Sir Thomas J. Lipton’s interest in sailing began at the age of fourteen when he talked his parents into letting him sail from his native Scotland to New York. Five years later, he returned to Scotland with the equivalent of $500 and a lot of ideas on how to expand his family grocery store. Within a few years, he had 500 shops all over Great Britain and was well on his way to accumulating the fortune that made him the greatest and most generous sportsman in the history of America’s Cup racing.
Sir Thomas was loved and respected for his sportsmanship as, one by one, all five of his SHAMROCKs were defeated. In the only close series, SHAMROCK IV took the first two races in 1920, but RESOLUTE came back to win the next three. His final challenge came in 1930 with SHAMROCK V, which lost in four straight races to ENTERPRISE, skippered by Harold Vanderbilt. Vanderbilt summed up the feelings of the American public when, after the last race, he said:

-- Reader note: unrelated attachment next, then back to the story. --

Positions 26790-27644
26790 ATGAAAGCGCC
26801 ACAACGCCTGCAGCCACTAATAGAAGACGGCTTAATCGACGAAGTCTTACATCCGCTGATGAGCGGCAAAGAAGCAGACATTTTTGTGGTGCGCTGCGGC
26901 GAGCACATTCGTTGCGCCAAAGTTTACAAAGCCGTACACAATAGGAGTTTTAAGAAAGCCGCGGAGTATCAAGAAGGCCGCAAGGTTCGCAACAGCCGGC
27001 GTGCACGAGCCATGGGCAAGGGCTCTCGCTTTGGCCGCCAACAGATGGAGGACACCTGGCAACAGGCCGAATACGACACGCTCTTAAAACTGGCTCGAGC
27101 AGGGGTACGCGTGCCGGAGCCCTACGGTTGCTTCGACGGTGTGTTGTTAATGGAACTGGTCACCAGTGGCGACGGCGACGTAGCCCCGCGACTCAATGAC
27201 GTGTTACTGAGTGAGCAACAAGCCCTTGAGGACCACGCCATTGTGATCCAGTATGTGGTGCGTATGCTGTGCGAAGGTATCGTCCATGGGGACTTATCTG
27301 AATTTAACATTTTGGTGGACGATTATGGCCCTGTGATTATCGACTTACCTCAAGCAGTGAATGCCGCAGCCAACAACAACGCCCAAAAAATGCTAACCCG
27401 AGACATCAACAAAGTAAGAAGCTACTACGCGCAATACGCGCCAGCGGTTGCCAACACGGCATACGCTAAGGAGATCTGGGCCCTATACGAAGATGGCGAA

“Uppermost in our minds is a feeling of sympathy for that grand old sportsman, Sir Thomas Lipton, with whom our relations have been so pleasant. This is perhaps his last attempt to lift the America’s Cup. The ambition of a lifetime, to achieve which he has spent millions, is perhaps never to be realized. It has been our duty to shut the door in his face. In defeat lies the test of true sportsmanship, and he has proved to be a wonderful sportsman, quite the finest it has ever been our good fortune to race against.”
Although he was never able to win the Cup, the American people presented Sir Thomas with a gold cup in honor of his great sportsmanship. Shortly before his death at the age of 82, Sir Thomas was voted into membership in England’s prestigious Royal Yacht Squadron.